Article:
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Materials Science & Technology
The objectives of MSTD are: promote the advancement of materials science in Nuclear Science Technology; support the multidisciplines which constitute it; encourage research by providing a forum for the presentation, exchange, and documentation of relevant information; promote the interaction and communication among its members; and recognize and reward its members for significant contributions to the field of materials science in nuclear technology.
Conference on Nuclear Training and Education: A Biennial International Forum (CONTE 2023)
February 6–9, 2023
Amelia Island, FL|Omni Amelia Island Resort
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Nuclear Science and Engineering
Fusion Science and Technology
Nuclear energy: enabling production of food, fiber, hydrocarbon biofuels, and negative carbon emissions
In the 1960s, Alvin Weinberg at Oak Ridge National Laboratory initiated a series of studies on nuclear agro-industrial complexes1 to address the needs of the world’s growing population. Agriculture was a central component of these studies, as it must be. Much of the emphasis was on desalination of seawater to provide fresh water for irrigation of crops. Remarkable advances have lowered the cost of desalination to make that option viable in countries like Israel. Later studies2 asked the question, are there sufficient minerals (potassium, phosphorous, copper, nickel, etc.) to enable a prosperous global society assuming sufficient nuclear energy? The answer was a qualified “yes,” with the caveat that mineral resources will limit some technological options. These studies were defined by the characteristic of looking across agricultural and industrial sectors to address multiple challenges using nuclear energy.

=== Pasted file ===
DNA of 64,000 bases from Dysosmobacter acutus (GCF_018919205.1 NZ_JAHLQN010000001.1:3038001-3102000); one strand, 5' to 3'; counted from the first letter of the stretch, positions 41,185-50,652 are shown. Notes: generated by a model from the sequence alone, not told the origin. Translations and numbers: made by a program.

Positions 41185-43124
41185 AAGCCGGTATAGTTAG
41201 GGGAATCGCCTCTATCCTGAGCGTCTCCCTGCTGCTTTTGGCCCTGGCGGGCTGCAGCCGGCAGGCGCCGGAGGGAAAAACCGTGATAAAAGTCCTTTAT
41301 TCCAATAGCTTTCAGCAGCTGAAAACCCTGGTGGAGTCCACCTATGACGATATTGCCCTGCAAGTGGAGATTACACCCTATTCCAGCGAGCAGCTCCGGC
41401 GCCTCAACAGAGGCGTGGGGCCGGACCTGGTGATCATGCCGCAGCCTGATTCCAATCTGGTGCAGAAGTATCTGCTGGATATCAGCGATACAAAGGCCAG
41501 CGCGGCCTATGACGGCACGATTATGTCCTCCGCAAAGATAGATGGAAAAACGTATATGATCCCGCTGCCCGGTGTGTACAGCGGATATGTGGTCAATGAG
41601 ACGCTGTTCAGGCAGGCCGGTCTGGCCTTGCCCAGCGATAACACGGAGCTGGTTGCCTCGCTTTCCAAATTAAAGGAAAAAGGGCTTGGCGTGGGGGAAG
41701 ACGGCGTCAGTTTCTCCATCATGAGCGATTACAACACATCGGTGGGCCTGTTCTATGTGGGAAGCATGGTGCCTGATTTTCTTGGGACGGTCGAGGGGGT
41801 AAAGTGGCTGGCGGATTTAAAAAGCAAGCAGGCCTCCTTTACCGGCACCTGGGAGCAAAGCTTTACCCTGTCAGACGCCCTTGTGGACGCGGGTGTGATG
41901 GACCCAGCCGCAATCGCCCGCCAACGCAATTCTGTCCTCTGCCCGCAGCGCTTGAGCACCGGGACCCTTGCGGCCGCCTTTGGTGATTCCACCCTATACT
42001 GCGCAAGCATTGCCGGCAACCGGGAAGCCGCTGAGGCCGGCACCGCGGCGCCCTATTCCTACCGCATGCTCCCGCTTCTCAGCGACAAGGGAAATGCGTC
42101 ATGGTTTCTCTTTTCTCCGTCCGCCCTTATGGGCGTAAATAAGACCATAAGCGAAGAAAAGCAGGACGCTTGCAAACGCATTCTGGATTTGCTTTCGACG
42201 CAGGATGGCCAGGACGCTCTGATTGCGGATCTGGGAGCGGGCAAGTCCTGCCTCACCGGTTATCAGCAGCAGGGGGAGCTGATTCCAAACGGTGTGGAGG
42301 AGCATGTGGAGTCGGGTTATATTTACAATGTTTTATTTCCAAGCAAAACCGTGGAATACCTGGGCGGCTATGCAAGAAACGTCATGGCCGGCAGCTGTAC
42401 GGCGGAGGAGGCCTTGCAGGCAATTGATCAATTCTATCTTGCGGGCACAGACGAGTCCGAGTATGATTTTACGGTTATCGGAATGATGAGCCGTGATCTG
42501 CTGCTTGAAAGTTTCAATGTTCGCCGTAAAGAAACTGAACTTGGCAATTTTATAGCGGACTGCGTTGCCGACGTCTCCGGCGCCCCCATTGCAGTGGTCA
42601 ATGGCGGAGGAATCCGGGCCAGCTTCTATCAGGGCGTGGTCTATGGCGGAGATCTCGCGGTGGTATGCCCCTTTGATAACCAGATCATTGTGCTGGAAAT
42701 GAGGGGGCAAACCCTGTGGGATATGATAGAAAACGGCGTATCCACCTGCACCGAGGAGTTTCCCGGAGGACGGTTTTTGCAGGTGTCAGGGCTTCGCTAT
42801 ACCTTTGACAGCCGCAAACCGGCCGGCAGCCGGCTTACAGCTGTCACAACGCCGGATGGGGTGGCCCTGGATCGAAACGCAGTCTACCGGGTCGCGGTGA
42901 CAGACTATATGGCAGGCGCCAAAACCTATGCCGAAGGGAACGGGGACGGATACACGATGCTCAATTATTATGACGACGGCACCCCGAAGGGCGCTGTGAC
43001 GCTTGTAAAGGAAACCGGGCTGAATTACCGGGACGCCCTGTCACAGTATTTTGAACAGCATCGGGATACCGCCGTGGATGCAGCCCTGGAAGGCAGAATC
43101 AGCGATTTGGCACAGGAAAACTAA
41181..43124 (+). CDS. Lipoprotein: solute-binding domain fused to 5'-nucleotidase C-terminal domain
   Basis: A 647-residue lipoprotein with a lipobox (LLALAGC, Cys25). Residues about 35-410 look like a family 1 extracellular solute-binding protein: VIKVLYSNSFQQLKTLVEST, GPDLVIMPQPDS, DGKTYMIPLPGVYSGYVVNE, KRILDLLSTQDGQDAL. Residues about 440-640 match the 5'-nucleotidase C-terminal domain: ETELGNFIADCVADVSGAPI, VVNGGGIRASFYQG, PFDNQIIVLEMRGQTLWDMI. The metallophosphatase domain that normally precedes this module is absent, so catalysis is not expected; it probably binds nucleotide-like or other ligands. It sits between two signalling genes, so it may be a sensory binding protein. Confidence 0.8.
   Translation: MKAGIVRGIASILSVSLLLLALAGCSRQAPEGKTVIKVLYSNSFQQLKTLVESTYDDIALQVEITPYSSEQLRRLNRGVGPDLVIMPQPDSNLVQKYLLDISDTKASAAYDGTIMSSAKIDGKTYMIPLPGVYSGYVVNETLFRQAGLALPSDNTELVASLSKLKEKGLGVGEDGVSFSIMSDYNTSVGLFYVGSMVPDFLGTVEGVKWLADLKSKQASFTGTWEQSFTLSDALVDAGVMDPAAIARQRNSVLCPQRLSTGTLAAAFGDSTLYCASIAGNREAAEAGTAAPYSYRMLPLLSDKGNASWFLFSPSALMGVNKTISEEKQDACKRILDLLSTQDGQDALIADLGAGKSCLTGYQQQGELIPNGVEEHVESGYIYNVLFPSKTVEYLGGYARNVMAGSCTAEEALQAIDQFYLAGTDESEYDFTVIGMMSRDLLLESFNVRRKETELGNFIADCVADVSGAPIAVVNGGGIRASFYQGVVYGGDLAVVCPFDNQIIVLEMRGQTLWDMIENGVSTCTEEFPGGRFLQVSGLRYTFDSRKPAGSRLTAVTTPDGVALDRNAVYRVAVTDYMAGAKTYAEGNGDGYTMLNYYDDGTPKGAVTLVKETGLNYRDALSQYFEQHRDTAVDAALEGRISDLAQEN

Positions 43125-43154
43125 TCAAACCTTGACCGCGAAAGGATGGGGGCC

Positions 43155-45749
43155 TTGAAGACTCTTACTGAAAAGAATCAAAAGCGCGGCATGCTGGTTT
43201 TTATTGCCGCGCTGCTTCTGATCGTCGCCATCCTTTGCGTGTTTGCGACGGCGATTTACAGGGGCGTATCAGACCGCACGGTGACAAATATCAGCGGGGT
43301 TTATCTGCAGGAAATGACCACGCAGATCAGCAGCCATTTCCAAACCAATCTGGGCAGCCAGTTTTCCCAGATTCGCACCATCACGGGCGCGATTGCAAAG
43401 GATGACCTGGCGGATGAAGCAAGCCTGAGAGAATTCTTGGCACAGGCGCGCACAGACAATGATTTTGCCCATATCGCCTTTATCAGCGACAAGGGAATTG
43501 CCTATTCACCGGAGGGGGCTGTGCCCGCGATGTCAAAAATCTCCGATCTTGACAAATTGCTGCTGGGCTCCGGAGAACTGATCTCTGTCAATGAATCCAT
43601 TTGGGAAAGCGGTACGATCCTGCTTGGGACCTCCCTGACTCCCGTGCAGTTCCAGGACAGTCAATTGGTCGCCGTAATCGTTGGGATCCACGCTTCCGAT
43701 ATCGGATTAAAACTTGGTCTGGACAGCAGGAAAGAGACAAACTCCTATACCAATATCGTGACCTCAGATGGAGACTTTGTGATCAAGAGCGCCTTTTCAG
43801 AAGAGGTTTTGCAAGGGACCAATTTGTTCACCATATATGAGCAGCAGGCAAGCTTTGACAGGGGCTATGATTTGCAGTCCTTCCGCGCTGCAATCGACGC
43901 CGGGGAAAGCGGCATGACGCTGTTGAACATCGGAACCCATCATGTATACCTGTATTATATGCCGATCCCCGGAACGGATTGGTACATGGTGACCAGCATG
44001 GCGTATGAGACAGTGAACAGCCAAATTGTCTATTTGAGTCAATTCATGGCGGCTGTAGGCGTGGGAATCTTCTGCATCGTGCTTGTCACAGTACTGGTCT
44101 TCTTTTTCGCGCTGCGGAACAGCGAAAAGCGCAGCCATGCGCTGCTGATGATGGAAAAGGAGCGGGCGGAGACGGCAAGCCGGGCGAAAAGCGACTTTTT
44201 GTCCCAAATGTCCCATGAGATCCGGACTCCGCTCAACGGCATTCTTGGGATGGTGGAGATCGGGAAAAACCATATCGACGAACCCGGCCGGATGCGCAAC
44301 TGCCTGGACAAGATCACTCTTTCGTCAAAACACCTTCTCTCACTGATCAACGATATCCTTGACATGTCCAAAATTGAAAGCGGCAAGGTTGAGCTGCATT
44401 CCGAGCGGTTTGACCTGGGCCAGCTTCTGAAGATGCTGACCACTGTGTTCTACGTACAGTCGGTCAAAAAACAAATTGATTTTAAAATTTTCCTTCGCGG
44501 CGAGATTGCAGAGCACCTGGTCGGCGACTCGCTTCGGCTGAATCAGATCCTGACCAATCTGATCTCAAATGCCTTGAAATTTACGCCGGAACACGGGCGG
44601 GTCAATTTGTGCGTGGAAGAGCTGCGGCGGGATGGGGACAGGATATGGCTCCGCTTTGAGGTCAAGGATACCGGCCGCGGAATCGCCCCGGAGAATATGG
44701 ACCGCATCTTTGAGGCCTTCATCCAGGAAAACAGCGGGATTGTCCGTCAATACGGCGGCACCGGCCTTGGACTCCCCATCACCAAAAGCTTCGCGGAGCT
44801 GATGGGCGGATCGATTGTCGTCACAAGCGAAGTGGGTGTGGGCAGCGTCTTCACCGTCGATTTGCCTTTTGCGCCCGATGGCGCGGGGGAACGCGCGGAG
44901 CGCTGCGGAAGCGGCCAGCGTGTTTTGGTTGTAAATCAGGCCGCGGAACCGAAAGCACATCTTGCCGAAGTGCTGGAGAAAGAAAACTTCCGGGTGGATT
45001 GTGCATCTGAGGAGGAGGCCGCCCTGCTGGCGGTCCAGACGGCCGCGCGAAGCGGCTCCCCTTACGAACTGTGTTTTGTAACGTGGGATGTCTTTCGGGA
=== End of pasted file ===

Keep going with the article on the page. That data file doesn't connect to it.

B. P. Bromley, A. V. Colton
Nuclear Technology | Volume 207 | Number 8 | August 2021 | Pages 1182-1192
Technical Paper | doi.org/10.1080/00295450.2020.1812318
Articles are hosted by Taylor and Francis Online.
Lattice physics and core physics studies have been carried out to investigate the feasibility of destroying long-lived fission products (LLFPs) using special target fuel bundles in blanket fuel channels in a seed-blanket core in a pressure tube heavy water reactor (PT-HWR) fueled primarily with natural uranium. Results indicate that it should be feasible to achieve net zero production of LLFPs such as 79Se and 129I using one to two dedicated blanket channels containing LLFP target bundles. With 60 blanket channels, the net production rate of 99Tc or 126Sn could be reduced by 75% or more. Further design modifications may be able to achieve net zero production for most LLFPs, with the exception of 135Cs, which would require isotopic separation.